For a maritime safety company that has just celebrated its fifth birthday, HiLo Maritime Risk Management has come a very long way. Originally set up by Shell Shipping, Maersk Tankers, and Lloyd’s Register Consulting in 2014, HiLo became an independent company in 2018. Over the last five years, its data-based safety model has attracted many leading shipowners and managers to share their safety data.
CEO, Manit Chander, explains the company’s origins. “Our founding partners capitalised on the fact that safety in shipping is in everyone’s best interest. We were set up to design a data-based model to predict high impact events and prevent accidents happening across these risk areas in the first place.”
“We came up with a vision of how we could get shipping companies to start sharing their internal data, much of which is commercially sensitive. We had to develop a system where data were kept confidential, with attractions for participants, benefits for data providers, but which preserved anonymity and confidentiality. We attracted a number of leading names, and are still growing our client base – up 19% over the last year.”
Today, the company has about 60 shipping company clients providing data from around 3,000 ships. The customer base includes some of the world’s largest container lines, leading ship managers including Anglo Eastern, Bernard Schulte, Scorpio and V Ships, and a number of energy shipping majors.
Effective risk management
“For these companies, understanding the risk profile of their entire fleet is an essential tool in their overall risk management strategy. They use it in their quarterly risk analysis to see which dangers and incidents are going up, which are going down, and what they can do in response,” Chander explains.
So how does the model work in practice?
At the outset, HiLo’s analysts identified 120 risks or ‘leading indicators’, as they are called. In the intervening five years, this number has more than doubled to about 250. Companies file their records quarterly, either by Excel spreadsheets or similar, or more conveniently with the HiLo app.
“As the data comes in,” Chander explains, “incidents are categorised into these leading indicators. Since we have a lot of data, we can see which risks need to be more carefully managed; which areas of ship operation need more attention and which new risks should be carefully monitored.”
For example, the incidence of allisions (defined as ‘one ship running upon a stationary ship’) involving large container ships and port infrastructure, such as quays or gantry cranes, has risen sharply in recent years. In the five years since the company was established, the global fleet of mega-boxships has more than doubled and the largest ships of 24,000 TEU+ are 40-50% bigger than the largest vessels in 2018. These vessels are now so large that navigators on the bridge may not be able to see their extremities, even on a clear day.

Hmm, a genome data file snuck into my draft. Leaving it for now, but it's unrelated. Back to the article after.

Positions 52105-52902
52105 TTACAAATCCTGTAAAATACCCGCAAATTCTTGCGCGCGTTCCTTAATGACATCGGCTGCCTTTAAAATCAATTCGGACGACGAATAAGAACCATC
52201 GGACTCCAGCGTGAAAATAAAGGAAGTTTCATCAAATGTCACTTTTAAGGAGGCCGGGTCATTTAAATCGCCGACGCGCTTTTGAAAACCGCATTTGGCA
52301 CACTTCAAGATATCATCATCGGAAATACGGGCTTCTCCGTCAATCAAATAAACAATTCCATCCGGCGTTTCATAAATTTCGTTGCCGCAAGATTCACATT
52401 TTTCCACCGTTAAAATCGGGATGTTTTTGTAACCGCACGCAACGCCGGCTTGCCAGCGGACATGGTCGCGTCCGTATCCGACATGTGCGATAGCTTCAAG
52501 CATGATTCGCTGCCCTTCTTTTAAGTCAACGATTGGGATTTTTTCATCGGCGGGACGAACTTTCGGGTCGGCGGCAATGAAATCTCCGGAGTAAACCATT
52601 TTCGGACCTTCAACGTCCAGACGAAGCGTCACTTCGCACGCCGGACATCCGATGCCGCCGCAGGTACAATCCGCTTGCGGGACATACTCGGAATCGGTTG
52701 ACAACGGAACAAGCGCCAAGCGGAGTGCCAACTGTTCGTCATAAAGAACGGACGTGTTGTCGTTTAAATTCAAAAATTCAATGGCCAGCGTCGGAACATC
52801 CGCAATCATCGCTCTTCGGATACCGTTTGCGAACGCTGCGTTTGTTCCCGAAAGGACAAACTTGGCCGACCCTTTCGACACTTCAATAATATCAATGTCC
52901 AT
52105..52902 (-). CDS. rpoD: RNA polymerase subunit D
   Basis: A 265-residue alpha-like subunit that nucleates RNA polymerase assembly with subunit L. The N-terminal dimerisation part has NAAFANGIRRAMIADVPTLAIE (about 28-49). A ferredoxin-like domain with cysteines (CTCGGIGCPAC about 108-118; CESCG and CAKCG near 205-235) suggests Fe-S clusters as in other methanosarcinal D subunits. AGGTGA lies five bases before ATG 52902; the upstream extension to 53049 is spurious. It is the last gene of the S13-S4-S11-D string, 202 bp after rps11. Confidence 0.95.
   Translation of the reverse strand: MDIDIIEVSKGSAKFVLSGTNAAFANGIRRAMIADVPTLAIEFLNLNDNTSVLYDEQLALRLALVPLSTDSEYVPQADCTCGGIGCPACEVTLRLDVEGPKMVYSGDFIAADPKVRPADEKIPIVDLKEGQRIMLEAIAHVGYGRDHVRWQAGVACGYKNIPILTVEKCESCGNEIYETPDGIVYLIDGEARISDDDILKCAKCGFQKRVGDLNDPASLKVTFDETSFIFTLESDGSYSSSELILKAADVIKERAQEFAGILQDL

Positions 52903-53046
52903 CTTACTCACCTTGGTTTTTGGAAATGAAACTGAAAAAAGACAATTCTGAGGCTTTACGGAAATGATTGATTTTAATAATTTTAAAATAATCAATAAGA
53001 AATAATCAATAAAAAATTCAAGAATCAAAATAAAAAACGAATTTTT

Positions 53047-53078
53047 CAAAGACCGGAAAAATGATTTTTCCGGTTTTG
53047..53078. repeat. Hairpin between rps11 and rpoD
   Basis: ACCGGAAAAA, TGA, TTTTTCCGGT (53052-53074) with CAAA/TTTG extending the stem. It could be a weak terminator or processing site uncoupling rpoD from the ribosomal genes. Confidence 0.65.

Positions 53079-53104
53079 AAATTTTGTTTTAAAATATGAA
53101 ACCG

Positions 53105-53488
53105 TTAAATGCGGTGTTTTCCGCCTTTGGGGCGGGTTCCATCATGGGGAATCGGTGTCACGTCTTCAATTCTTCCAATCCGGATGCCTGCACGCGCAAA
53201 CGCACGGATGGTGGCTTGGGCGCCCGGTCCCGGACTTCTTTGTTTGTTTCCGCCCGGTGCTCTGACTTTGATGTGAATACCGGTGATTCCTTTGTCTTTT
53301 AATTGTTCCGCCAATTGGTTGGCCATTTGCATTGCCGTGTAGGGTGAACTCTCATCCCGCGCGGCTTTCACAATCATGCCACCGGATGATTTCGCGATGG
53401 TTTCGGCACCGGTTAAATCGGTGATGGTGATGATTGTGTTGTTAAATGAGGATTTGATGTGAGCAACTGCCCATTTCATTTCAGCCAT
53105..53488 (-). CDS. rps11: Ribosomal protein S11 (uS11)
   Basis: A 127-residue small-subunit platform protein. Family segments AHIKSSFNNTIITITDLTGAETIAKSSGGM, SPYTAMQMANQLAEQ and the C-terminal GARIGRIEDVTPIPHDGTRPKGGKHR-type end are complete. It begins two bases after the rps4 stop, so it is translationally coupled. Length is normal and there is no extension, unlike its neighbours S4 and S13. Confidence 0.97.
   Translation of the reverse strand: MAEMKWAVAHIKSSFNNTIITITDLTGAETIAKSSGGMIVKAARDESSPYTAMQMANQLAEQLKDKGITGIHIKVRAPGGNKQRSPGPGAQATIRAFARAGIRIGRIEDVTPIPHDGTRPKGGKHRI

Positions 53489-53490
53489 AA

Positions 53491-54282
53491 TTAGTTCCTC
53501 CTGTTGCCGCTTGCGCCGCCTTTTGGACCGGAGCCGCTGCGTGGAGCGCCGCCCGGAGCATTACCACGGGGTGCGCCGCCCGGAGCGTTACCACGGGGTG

The data shows that the incidence of allisions has risen and the cost of individual incidents has multiplied. Operators of large container ships, therefore, should be aware of these trends and take action accordingly.
The pace of new leading indicators is unlikely to slow down any time soon. A whole array of new risks face shipowners and operators in the years ahead, conforming to the high impact, low frequency pattern that gave HiLo its name.
A multitude of new risks
New risks will evolve in an arena of new marine fuels – in handling, storage, supply systems, toxicity, and pollution, for example. Other risk areas include digitalisation, cyber security, operational issues such as ship stability and parametric roll, and shipboard fires.
Then, of course, there is the unfathomable human element – a growing shortage of experienced seafarers and a reduced intake of young talented individuals for whom life at sea still holds appeal. Treatment of seafarers during the pandemic led many of them to question not only their employers’ personnel management, but also the value of their life at sea.
Chander admits that the company’s principals must manage potential conflicts of interest in the business model very carefully. The providers of data – the shipowners and managers whose ships are on the system – would not participate if there were any danger of their individual data becoming available to third parties.
The company does liaise with insurance providers, but very strictly on the basis of anonymised data, risk categories rather than specific incidents, and ‘lagging indicators’ as well as leading ones – in other words, specific areas of risk that are becoming less frequent. Cooperation with loss prevention experts at some P&I Clubs has proven useful for both parties, but any liaison is kept well away from the individual client managers.
The HiLo team is currently assessing potential new lines of business suggested by some of its clients. Chander describes them as ‘plug-ins’ and cites human reliability as an example. How can human behaviour be quantified to reduce error? What actions should be taken when a new people risk has been identified?
Chander concedes that expanding the business into new areas is a challenge. This unique type of safety analysis has developed despite the many potential conflicts of interest with shipping industry players. Therein lies its value.
“The beauty of the system is that we’re identifying weak signals that flag up risks that could multiply in the future, rather than having to wait for them to happen,” he says. “One of the reasons that we have been so successful is because the people who provide us with data are the same people who benefit from our analysis But we need their absolute trust too; the data must be one hundred per cent accurate or we simply can’t do our job properly. All in all, it’s a positive cycle, which is why it works.”